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Seattle Genetics to Acquire Cascadian Therapeutics for $614M

“Very Positive Outcome”

“Seattle Genetics has the development and commercial capabilities and the resources needed to more fully realize the potential of tucatinib as a new best-in-class treatment option for metastatic breast cancer, colorectal cancer, and potentially for other indications,” added Scott D. Myers, Cascadian’s president and CEO. “This agreement represents a very positive outcome for patients with HER2-expressing cancers, our employees, and for our stockholders.”

Seattle Genetics plans to commence a tender offer on or about February 8 to acquire all outstanding common stock of Cascadian for $10 per share cash—a 69% premium over Cascadian’s closing price yesterday and a 139% premium to its 30-day volume-weighted average stock price.

The tender offer is subject to customary closing conditions, including the tender of at least a majority of Cascadian’s outstanding shares of common stock (on a fully diluted basis) and the expiration or early termination of the applicable waiting period under the Hart–Scott–Rodino Antitrust Improvements Act of 1976.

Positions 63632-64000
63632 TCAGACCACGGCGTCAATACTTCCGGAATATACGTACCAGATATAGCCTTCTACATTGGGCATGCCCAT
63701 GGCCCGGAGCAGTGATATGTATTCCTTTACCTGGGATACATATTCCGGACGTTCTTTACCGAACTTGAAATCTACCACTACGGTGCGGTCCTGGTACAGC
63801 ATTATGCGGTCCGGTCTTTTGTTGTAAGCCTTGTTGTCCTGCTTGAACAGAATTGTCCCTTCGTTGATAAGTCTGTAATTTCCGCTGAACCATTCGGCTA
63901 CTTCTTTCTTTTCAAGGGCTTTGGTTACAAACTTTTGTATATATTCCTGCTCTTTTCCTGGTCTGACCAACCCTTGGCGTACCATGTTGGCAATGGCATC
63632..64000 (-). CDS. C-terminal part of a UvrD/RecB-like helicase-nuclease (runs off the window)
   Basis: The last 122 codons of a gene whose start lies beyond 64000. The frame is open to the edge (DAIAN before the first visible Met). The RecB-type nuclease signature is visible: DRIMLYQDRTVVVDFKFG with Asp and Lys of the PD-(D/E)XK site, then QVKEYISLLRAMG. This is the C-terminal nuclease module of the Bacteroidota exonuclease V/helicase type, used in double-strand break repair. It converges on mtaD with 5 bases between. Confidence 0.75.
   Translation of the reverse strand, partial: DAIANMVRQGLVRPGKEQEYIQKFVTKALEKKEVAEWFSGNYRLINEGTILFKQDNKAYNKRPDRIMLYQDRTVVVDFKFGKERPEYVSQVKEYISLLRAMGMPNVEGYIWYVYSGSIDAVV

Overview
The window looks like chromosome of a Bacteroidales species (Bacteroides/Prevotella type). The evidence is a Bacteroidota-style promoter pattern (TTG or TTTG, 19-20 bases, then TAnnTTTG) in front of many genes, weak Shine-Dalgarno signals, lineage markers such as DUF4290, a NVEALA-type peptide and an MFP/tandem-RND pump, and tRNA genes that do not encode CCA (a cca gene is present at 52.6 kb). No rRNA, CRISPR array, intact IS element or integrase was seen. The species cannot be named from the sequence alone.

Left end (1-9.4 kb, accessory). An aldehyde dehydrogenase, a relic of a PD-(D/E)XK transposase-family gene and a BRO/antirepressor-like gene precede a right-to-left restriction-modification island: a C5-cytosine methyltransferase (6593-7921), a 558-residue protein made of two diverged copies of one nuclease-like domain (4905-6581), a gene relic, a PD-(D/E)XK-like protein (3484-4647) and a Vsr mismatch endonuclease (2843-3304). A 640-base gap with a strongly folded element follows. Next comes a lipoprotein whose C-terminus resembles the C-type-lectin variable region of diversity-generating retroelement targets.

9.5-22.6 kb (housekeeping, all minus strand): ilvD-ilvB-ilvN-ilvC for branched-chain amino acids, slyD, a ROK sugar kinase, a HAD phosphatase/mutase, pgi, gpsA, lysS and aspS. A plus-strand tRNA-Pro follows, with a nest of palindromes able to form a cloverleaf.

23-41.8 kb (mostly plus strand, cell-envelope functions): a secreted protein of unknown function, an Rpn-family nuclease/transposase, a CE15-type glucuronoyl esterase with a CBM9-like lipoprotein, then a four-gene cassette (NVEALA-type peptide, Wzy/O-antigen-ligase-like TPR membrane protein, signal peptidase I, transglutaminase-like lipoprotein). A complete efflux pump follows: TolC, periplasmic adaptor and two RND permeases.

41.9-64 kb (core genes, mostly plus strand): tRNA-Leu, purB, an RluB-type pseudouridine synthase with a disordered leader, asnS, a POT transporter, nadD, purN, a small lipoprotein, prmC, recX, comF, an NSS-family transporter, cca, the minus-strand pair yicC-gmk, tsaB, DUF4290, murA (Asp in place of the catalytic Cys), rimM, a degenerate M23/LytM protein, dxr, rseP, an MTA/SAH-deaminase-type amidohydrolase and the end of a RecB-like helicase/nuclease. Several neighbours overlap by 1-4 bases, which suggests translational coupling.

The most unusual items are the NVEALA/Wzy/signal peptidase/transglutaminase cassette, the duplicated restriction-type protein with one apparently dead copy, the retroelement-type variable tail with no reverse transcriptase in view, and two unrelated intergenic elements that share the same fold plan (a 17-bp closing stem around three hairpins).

Following the closing of the tender offer, a wholly owned subsidiary of Seattle Genetics will merge with and into Cascadian Therapeutics, with each share of Cascadian Therapeutics common stock that was not tendered being converted into the right to receive the same $10 per share cash offered in the tender offer.

In connection with the acquisition, Seattle Genetics said it secured a $400 million financing commitment from Barclays and JPMorgan-Chase Bank, with the rest of the purchase price to be paid through cash on hand. As of September 30, 2017, Seattle Genetics had $450.4 million in cash, cash equivalents, and short-term investments set to mature within the next 12 months—of which $128.14 million was cash and cash equivalents.

Separately, Seattle Genetics announced it has begun a $550 million underwritten public offering of shares, and said it expected to grant underwriters a 30-day option to purchase up to an additional $82.5 million of shares of its common stock solely to cover over-allotments at the public offering price.

The transaction—anticipated to close in the first quarter—has been unanimously approved by the boards of both companies.

Should the deal fall through, Cascadian would have to pay Seattle Genetics a termination fee of $17 million, according to a regulatory filing. Seattle Genetics said it will instead use the net proceeds from the offering toward ongoing commercialization of its marketed cancer treatment Adcetris® (brentuximab vedotin) in the U.S. and Canada, toward R&D designed to further expand the Adcetris label, toward advancing its pipeline of product candidates, as well as for general corporate purposes, including working capital.

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